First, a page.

I was so excited to get this advanced copy that I managed to read this within two days ... it helps that I am snowed in as well. I hated to see the end of this book as I didn't want to let go of the characters. I hope Binchy will write another one soon ... especially about that annoying social worker, Moira. I'd like to know what happened to her!! She is probably the most annoying and pathetic character I have yet to read from Binchy's collection. Unable to grasp that a recovering alcoholic can raise a baby and do it so well with the love and support of so many, Moira always expect the worst of people.

A lot of familiar characters have been re-introduced such as Muttie and Lizzie Scarlet, the twins, Noel, the young and dashing doctor who is happily married and his parents; they all play a minor role in this novel but their lives are entwined with Noel, the young father mentioned above. Noel was a drifting loner, bored out of his skull with his life and finding solace in the bottom of his cups.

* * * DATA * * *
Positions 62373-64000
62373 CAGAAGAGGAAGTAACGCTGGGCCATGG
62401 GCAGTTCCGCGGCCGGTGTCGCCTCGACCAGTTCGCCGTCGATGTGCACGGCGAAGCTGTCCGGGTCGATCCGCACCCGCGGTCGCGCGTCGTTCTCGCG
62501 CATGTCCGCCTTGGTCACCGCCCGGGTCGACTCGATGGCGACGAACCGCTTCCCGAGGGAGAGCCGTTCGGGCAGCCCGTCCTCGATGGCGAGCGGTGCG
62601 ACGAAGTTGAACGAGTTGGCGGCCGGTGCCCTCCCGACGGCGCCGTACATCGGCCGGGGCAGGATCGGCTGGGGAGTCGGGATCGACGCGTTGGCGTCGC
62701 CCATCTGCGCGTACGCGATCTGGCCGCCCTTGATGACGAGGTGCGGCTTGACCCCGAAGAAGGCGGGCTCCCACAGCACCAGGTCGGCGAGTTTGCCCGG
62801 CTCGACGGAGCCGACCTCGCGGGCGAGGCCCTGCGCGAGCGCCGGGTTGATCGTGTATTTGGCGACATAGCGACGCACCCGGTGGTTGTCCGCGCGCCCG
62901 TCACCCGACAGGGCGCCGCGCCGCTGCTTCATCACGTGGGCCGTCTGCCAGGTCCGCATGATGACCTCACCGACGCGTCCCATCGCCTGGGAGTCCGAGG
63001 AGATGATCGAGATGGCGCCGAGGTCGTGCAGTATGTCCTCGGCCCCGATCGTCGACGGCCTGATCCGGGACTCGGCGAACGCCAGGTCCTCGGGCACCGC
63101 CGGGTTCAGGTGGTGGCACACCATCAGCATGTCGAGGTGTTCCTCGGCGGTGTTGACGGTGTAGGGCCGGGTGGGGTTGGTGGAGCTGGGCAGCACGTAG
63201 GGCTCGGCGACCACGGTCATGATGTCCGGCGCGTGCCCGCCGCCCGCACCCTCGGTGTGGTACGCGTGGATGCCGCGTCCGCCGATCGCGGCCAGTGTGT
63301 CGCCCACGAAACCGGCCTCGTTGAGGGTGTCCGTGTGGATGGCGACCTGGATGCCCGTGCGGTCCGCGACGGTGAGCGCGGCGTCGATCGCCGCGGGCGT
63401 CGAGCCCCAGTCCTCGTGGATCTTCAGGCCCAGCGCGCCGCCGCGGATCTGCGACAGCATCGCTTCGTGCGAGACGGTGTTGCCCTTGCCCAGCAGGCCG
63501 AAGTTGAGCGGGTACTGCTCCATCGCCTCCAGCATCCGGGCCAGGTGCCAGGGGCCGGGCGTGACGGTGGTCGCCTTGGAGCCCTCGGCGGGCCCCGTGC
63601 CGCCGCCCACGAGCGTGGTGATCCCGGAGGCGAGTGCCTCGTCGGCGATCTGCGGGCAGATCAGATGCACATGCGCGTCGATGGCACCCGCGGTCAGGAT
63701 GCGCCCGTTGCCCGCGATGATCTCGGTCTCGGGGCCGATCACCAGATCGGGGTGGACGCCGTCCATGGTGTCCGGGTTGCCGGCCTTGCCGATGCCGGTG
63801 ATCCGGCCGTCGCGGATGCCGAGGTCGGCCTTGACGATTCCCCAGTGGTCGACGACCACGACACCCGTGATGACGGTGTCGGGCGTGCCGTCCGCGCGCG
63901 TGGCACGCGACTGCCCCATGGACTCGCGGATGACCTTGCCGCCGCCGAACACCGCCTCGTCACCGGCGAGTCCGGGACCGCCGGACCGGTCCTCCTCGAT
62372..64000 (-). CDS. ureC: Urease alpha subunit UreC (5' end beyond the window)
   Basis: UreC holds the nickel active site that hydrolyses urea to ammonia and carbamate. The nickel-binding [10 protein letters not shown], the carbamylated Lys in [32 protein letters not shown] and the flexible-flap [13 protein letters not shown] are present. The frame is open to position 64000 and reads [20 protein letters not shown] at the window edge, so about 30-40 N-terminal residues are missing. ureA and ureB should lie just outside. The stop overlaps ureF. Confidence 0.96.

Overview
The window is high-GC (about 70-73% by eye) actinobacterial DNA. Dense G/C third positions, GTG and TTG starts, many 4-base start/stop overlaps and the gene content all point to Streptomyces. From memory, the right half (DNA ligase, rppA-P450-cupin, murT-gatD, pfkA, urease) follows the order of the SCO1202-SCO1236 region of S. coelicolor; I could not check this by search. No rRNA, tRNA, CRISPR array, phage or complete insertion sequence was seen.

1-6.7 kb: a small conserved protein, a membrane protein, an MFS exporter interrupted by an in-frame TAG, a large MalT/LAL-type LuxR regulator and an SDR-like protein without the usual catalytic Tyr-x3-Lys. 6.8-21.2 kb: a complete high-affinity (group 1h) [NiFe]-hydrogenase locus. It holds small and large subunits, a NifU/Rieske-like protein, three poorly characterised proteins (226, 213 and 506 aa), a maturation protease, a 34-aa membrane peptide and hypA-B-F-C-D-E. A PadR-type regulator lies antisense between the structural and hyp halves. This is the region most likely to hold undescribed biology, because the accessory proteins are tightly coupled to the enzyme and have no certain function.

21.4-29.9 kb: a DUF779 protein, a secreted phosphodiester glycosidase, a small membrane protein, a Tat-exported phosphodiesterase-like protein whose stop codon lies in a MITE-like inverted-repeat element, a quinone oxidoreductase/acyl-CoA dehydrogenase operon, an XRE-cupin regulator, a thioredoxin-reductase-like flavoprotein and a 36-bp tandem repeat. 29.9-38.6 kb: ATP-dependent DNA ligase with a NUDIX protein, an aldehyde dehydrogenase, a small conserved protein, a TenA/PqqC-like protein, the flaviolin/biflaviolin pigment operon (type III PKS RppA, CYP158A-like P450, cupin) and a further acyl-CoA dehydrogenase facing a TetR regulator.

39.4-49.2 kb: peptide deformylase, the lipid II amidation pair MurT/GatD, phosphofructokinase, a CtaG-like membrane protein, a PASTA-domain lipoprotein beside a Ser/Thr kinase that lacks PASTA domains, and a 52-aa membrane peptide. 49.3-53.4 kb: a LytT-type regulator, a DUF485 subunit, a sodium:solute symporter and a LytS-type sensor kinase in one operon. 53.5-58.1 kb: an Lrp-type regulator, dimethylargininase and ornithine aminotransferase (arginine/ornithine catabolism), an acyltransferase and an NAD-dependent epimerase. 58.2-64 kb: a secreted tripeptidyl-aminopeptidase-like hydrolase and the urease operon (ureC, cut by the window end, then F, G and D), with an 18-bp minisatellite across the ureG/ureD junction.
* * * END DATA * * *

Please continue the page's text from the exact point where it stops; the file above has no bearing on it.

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47 of 48 people found the following review helpful By Steven James on February 3, 2011
Format: Hardcover Vine Customer Review of Free Product ( What's this? )
There is something comforting in a Maeve Binchy novel. There are no pyrotechnics or earth-shattering histrionics in MINDING FRANKIE yet it manages to hold and keep one's attention throughout. I think it is Binchy's unparalleled knack for creating characters one truly cares about. Even the most reviled character in this wonderful book (Moira Tierney...the social worker from Hell) is relatable as we come to know her life's circumstances.

You will find yourself rooting for the protagonist at the heart of MINDING FRANKIE. Noel is an ex-alcoholic who is teetering precariously on the precipice of sobriety when he is faced with raising a baby on his own. The cast of characters he surrounds himself with are all supportive and come to his aid when he needs help with Frankie, the baby girl he "inherits." The characters are the real heart of this novel. They are funny, sympathetic, flawed and real people whom we come to know well and identify with. I couldn't wait to crawl into bed each night and escape to the Emerald Isle with all my new "friends."